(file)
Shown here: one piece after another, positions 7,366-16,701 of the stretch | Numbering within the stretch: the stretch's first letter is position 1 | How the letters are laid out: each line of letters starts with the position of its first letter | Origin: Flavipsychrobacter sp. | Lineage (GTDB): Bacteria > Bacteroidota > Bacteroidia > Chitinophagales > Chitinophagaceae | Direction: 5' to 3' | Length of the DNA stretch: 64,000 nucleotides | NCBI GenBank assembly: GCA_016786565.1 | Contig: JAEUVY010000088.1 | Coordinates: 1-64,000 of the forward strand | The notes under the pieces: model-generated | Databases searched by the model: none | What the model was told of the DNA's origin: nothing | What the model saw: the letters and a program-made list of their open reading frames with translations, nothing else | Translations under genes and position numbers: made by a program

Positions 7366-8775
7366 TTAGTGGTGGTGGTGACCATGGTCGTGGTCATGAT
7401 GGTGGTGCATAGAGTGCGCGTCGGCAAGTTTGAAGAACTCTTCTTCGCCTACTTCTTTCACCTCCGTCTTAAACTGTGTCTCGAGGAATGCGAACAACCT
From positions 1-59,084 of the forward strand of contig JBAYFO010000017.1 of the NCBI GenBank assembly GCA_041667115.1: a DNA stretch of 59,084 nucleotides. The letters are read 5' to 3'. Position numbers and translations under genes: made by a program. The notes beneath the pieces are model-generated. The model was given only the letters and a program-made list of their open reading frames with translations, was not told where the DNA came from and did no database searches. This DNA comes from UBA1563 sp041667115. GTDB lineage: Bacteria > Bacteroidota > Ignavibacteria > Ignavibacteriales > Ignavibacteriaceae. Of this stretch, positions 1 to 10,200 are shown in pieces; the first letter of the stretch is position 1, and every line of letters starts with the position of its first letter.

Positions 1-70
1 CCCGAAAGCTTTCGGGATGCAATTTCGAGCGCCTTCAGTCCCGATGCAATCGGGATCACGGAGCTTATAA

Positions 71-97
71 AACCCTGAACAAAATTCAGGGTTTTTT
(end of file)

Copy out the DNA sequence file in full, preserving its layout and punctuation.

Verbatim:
Shown here: one piece after another, positions 7,366-16,701 of the stretch | Numbering within the stretch: the stretch's first letter is position 1 | How the letters are laid out: each line of letters starts with the position of its first letter | Origin: Flavipsychrobacter sp. | Lineage (GTDB): Bacteria > Bacteroidota > Bacteroidia > Chitinophagales > Chitinophagaceae | Direction: 5' to 3' | Length of the DNA stretch: 64,000 nucleotides | NCBI GenBank assembly: GCA_016786565.1 | Contig: JAEUVY010000088.1 | Coordinates: 1-64,000 of the forward strand | The notes under the pieces: model-generated | Databases searched by the model: none | What the model was told of the DNA's origin: nothing | What the model saw: the letters and a program-made list of their open reading frames with translations, nothing else | Translations under genes and position numbers: made by a program

Positions 7366-8775
7366 TTAGTGGTGGTGGTGACCATGGTCGTGGTCATGAT
7401 GGTGGTGCATAGAGTGCGCGTCGGCAAGTTTGAAGAACTCTTCTTCGCCTACTTCTTTCACCTCCGTCTTAAACTGTGTCTCGAGGAATGCGAACAACCT
From positions 1-59,084 of the forward strand of contig JBAYFO010000017.1 of the NCBI GenBank assembly GCA_041667115.1: a DNA stretch of 59,084 nucleotides. The letters are read 5' to 3'. Position numbers and translations under genes: made by a program. The notes beneath the pieces are model-generated. The model was given only the letters and a program-made list of their open reading frames with translations, was not told where the DNA came from and did no database searches. This DNA comes from UBA1563 sp041667115. GTDB lineage: Bacteria > Bacteroidota > Ignavibacteria > Ignavibacteriales > Ignavibacteriaceae. Of this stretch, positions 1 to 10,200 are shown in pieces; the first letter of the stretch is position 1, and every line of letters starts with the position of its first letter.

Positions 1-70
1 CCCGAAAGCTTTCGGGATGCAATTTCGAGCGCCTTCAGTCCCGATGCAATCGGGATCACGGAGCTTATAA

Positions 71-97
71 AACCCTGAACAAAATTCAGGGTTTTTT